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Recent insights from non-mammalian models of brain injuries: an emerging literature

Author(s): Katchur, Nicole J.; Notterman, Daniel A.

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dc.contributor.authorKatchur, Nicole J.-
dc.contributor.authorNotterman, Daniel A.-
dc.identifier.citationKatchur NJ and Notterman DA (2024) Recent insights from non-mammalian models of brain injuries: an emerging literature. Front. Neurol. 15:1378620. doi: 10.3389/fneur.2024.1378620en_US
dc.description.abstractTraumatic brain injury (TBI) is a major global health concern and is increasingly recognized as a risk factor for neurodegenerative diseases including Alzheimer’s disease (AD) and chronic traumatic encephalopathy (CTE). Repetitive TBIs (rTBIs), commonly observed in contact sports, military service, and intimate partner violence (IPV), pose a significant risk for long-term sequelae. To study the long-term consequences of TBI and rTBI, researchers have typically used mammalian models to recapitulate brain injury and neurodegenerative phenotypes. However, there are several limitations to these models, including: (1) lengthy observation periods, (2) high cost, (3) difficult genetic manipulations, and (4) ethical concerns regarding prolonged and repeated injury of a large number of mammals. Aquatic vertebrate model organisms, including Petromyzon marinus (sea lampreys), zebrafish (Danio rerio), and invertebrates, Caenorhabditis elegans (C. elegans), and Drosophila melanogaster (Drosophila), are emerging as valuable tools for investigating the mechanisms of rTBI and tauopathy. These non-mammalian models offer unique advantages, including genetic tractability, simpler nervous systems, cost-effectiveness, and quick discovery-based approaches and high-throughput screens for therapeutics, which facilitate the study of rTBI-induced neurodegeneration and tau-related pathology. Here, we explore the use of non-vertebrate and aquatic vertebrate models to study TBI and neurodegeneration. Drosophila, in particular, provides an opportunity to explore the longitudinal effects of mild rTBI and its impact on endogenous tau, thereby offering valuable insights into the complex interplay between rTBI, tauopathy, and neurodegeneration. These models provide a platform for mechanistic studies and therapeutic interventions, ultimately advancing our understanding of the long-term consequences associated with rTBI and potential avenues for intervention.en_US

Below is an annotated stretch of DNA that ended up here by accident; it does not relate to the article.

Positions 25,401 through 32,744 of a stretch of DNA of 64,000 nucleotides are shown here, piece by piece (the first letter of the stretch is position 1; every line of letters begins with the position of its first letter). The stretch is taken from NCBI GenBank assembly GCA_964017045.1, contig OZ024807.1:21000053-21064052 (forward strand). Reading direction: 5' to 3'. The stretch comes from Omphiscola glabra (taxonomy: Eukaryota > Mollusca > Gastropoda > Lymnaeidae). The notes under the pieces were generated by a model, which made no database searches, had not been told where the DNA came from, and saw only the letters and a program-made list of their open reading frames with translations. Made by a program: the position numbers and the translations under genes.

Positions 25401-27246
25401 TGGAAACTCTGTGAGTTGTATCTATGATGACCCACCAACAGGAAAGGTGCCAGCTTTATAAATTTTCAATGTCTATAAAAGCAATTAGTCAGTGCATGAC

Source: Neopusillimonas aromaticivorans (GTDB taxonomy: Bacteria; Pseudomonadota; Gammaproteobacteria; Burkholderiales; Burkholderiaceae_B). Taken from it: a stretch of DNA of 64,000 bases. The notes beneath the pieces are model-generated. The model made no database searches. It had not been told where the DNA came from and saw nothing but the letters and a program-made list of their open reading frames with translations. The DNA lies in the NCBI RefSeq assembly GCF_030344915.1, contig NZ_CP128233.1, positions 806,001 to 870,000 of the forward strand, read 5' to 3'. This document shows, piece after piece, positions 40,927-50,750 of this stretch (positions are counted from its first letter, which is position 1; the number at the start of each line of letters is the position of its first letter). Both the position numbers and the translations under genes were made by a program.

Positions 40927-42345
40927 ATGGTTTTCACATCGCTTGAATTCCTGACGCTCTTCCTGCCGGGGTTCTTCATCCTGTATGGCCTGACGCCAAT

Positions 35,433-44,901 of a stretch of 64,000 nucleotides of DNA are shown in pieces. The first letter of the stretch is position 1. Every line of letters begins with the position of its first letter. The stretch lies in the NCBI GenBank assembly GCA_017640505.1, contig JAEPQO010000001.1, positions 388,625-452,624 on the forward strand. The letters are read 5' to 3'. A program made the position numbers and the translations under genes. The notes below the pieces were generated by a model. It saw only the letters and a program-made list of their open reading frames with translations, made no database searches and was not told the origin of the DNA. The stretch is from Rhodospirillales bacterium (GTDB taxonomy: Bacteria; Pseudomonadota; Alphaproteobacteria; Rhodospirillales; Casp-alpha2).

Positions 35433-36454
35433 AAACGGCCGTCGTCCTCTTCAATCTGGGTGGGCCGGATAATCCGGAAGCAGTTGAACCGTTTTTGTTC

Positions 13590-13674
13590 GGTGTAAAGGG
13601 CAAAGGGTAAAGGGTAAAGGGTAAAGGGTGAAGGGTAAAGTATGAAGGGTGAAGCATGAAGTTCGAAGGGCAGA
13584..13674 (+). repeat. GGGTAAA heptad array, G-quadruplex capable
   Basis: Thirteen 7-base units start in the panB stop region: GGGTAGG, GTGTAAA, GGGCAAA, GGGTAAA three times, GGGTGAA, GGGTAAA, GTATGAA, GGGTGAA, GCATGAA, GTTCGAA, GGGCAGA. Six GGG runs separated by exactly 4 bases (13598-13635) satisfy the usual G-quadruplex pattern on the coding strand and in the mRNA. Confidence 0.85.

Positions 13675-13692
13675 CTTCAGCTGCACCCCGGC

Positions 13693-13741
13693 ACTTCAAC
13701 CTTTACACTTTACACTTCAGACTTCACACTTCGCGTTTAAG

dc.relation.ispartofFrontiers in Neurologyen_US
dc.rightsFinal published version. This is an open access article.en_US
dc.subjectrepetitive brain injury, non-mammalian models, neurodegeneration, tauopathy, traumatic brain injuryen_US
dc.titleRecent insights from non-mammalian models of brain injuries: an emerging literatureen_US
dc.typeJournal Articleen_US
dc.identifier.doidoi: 10.3389/fneur.2024.1378620-

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